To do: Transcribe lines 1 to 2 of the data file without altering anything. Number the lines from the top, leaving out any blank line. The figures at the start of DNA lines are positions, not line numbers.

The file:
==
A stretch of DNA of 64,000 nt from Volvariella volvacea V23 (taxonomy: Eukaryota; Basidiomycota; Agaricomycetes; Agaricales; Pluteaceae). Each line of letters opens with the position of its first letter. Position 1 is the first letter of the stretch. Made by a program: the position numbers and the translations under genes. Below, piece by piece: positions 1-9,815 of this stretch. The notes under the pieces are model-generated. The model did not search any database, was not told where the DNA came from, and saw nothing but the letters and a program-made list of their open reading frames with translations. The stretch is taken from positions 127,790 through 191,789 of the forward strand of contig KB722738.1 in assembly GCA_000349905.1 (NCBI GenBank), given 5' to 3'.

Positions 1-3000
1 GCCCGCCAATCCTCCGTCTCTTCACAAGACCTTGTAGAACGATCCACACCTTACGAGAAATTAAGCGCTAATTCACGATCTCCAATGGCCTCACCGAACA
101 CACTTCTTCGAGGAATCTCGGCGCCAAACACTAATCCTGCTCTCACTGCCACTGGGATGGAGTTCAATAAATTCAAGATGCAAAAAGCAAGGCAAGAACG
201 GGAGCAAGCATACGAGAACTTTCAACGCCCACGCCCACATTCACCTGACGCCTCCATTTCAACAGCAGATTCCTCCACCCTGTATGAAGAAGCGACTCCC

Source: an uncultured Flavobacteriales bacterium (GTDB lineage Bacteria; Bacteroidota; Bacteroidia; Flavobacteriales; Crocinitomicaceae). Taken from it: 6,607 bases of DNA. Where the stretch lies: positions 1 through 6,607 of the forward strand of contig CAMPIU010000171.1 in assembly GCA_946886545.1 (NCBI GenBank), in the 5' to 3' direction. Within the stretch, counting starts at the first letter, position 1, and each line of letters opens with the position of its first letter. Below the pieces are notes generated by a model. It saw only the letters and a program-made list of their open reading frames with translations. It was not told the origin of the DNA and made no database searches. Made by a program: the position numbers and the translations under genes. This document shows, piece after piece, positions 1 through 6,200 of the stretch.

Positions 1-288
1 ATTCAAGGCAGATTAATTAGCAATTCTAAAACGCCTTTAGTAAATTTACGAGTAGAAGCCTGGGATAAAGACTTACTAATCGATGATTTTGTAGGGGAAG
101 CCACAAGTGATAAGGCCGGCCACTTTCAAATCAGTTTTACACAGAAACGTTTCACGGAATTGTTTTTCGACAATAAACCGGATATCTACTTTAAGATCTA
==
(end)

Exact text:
A stretch of DNA of 64,000 nt from Volvariella volvacea V23 (taxonomy: Eukaryota; Basidiomycota; Agaricomycetes; Agaricales; Pluteaceae). Each line of letters opens with the position of its first letter. Position 1 is the first letter of the stretch. Made by a program: the position numbers and the translations under genes. Below, piece by piece: positions 1-9,815 of this stretch. The notes under the pieces are model-generated. The model did not search any database, was not told where the DNA came from, and saw nothing but the letters and a program-made list of their open reading frames with translations. The stretch is taken from positions 127,790 through 191,789 of the forward strand of contig KB722738.1 in assembly GCA_000349905.1 (NCBI GenBank), given 5' to 3'.

Positions 1-3000